Friday, October 26, 2012

Pollo a la Santanderina

My favorite Spanish chicken dish - easy to cook and always a hit.

  • 1 whole chicken (or parts - I use about 8 - 10 pieces of chicken)
  • 2 onions, chopped
  • 2 tomatoes, cut in about 8 - 10 wedges
  • 2 carrots, peeled and sliced thinly
  • 2 red peppers, chopped
  • 2 cloves of garlic, minced
  • 2 tablespoons brandy (optional)
  • 1/2 c white wine
  • olive oil
  • salt

  1. Clean the chicken pieces and sprinkle with salt and pepper.
  2. Cover the bottom of a frying pan with oil and add the chicken.  Brown the pieces, then remove to a paper towel to drain.
  3. In the same oil, saute the onions, carrots, peppers, and garlic until tender.
  4. Put the vegetables in a dutch oven/soup pot (spoon out - because you want to reuse the oil one more time).  Add the chicken to the dutch oven.
  5. Add the wine and brandy to the frying pan and heat well - allowing the drippings to come off the bottom of the pan.
  6. Pour on top of vegetables and chicken.
  7. Cover the mixture and cook on top of the stove about an hour (until chicken is done and vegetables are very tender.
  8. Remove the chicken from the pot.
  9. Use an immersion mixer and puré the vegetables and sauce into a "cream of vegetable" soup type texture.
  10. Return the chicken to the soup.
  11. Serve with bread.

Saturday, October 20, 2012

Problem with Perfectionism

I know - it has been forever since I posted.  Over the past month life has moved faster than I could keep up and unfortunately the blog lost in the line of priorities.  I have so many blog posts floating around in my head that I could probably write for an entire day and still not be caught up.  Hopefully over the next week or so I'll get some more of them down, but for now - we'll just take it one post at a time.

"Perfectionism, in psychology, is a personality disposition characterized by an individual striving for flawlessness and setting excessively high performance standards, accompanied by overly critical self-evaluations and concerns regarding others' evaluations."  

Some of you who have known me forever just read that and said "that describes her perfectly."  I had the same reaction.  I have always been a perfectionist.  I have always set high standards and usually have achieved them.  I graduated from high school in the top 10 students (out of 500+), I graduated from college with honors and a GPA of higher than a 3.75, and I graduated from seminary with the same GPA while working, raising 3 children, being married, and driving nearly 2 hours each way to class.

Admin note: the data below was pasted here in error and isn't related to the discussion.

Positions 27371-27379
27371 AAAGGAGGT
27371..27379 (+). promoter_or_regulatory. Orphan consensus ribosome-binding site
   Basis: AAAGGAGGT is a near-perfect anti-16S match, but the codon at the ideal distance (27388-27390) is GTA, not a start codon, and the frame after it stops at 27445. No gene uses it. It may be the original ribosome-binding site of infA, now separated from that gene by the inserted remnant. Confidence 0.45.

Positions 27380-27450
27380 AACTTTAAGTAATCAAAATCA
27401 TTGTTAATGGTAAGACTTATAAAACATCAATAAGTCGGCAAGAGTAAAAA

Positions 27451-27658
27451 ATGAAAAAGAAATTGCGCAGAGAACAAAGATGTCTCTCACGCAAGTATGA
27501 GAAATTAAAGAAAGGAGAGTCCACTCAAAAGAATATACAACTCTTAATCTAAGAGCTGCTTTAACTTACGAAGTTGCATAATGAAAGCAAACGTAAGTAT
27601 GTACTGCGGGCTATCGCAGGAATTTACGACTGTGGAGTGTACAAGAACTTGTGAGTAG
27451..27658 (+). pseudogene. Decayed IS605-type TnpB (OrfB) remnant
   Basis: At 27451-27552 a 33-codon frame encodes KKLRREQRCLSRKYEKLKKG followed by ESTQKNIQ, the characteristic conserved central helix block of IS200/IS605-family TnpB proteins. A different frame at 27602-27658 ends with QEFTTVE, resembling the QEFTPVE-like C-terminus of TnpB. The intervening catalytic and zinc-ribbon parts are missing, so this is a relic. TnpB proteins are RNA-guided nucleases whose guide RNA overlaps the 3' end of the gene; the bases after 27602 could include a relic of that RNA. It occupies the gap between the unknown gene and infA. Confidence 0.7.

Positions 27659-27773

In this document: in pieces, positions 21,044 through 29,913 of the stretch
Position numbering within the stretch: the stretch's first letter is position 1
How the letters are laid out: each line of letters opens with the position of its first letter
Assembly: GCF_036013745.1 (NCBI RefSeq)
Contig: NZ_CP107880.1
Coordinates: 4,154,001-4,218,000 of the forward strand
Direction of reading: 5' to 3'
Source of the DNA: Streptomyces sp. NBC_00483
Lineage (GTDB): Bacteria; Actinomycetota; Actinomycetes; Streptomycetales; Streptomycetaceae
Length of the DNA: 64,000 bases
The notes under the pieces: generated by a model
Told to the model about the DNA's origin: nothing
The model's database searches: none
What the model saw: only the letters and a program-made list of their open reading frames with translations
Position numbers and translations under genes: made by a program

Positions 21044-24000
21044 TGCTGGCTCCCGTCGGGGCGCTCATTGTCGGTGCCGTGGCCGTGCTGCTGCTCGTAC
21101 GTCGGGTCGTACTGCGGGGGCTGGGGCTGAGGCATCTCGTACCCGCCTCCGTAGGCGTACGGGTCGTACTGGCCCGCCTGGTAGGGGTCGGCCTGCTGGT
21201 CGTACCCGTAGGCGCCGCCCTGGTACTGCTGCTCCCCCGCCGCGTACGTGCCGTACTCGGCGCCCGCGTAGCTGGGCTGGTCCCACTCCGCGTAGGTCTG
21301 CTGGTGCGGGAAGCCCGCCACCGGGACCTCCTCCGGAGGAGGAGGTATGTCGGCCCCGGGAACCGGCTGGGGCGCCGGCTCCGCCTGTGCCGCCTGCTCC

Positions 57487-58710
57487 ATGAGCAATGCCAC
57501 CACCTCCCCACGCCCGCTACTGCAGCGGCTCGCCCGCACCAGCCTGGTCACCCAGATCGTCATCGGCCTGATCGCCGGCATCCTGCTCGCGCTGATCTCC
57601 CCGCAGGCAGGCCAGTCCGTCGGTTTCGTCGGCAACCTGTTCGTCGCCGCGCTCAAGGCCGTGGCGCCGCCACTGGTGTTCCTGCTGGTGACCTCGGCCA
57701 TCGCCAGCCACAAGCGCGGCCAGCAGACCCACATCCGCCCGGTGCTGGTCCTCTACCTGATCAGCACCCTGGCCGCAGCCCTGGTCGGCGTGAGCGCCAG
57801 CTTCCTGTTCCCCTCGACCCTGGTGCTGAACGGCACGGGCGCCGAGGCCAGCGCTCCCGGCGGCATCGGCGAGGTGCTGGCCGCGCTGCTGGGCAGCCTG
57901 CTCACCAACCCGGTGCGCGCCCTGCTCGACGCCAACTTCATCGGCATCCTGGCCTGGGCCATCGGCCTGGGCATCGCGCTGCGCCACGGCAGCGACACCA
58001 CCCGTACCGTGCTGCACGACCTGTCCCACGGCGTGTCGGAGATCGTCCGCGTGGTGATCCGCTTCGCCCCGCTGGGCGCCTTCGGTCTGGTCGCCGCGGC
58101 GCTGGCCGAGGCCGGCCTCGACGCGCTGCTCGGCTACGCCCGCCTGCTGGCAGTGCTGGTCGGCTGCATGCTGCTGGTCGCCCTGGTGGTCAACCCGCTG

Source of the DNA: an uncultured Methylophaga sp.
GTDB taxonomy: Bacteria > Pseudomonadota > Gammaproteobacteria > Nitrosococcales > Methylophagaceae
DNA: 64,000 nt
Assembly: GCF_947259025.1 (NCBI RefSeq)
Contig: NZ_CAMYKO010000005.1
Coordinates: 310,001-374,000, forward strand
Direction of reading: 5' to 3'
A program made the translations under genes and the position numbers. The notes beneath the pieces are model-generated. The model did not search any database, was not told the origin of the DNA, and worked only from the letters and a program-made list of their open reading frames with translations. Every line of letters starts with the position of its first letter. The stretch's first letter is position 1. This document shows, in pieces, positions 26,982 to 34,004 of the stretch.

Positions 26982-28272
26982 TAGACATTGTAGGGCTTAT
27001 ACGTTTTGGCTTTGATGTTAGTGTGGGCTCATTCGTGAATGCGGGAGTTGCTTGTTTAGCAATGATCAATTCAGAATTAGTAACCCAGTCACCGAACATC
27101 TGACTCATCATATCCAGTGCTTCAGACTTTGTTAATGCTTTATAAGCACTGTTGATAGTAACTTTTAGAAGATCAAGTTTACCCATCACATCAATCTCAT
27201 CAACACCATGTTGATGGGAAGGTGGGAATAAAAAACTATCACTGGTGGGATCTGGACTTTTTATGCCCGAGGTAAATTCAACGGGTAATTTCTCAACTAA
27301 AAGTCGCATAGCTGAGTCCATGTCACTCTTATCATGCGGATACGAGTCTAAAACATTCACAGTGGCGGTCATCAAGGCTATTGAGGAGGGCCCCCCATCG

I have driven my co-workers (and husband) crazy at times.  Shoot, I've driven myself crazy at times!  But I'd say, most of the time this perfectionist trait has benefited me.  It has proven to be the push behind surviving and reaching my goals.  It is a great benefit when organizing large events or handling tasks that require attention to every detail.  But this week it really hit home how this attitude hurts as well.

I am not blessed with the gift of learning a new language.  I have to work for every new word and every new conjugation (and Spanish has thousands) and every new pronunciation.  I think I am making progress.  I have learned to survive and can even usually accomplish my daily tasks.  But then, put me in a situation where I think I am being evaluated (whether I really am or not) and I know no Spanish.  

For example, last Sunday in church I had to introduce our guests and I stumbled over the 10 words I said and half were wrong.  Why?  I panicked because the team leader of the language and orientation program was there and in my mind he was "evaluating" my language when he probably wasn't even thinking about it.  Then later this week I was in a group class and every time I went to speak I first looked at the teacher to see if she was nodding yes or no.  (She pointed this out to me later when she was asking "why do you talk in long, fluid sentences and communicate well when it is just you and I and yet in a class of all learners you stumble with 3 word sentences?")

I realized this week that perhaps, needing to be "perfect" in my language may actually keep me from ever being fluent.  How do I overcome this?  I have no idea.  All I know is that I am tired of tears falling over Spanish, tired of freezing when needing to speak, and tired of fearing I will never pass the DELE (the proficiency exam we must pass).  I know that God's grace is sufficient and that I can do all things through HIS strength.  

My goal this week?  To rest a little more in His grace and a lot less in myself.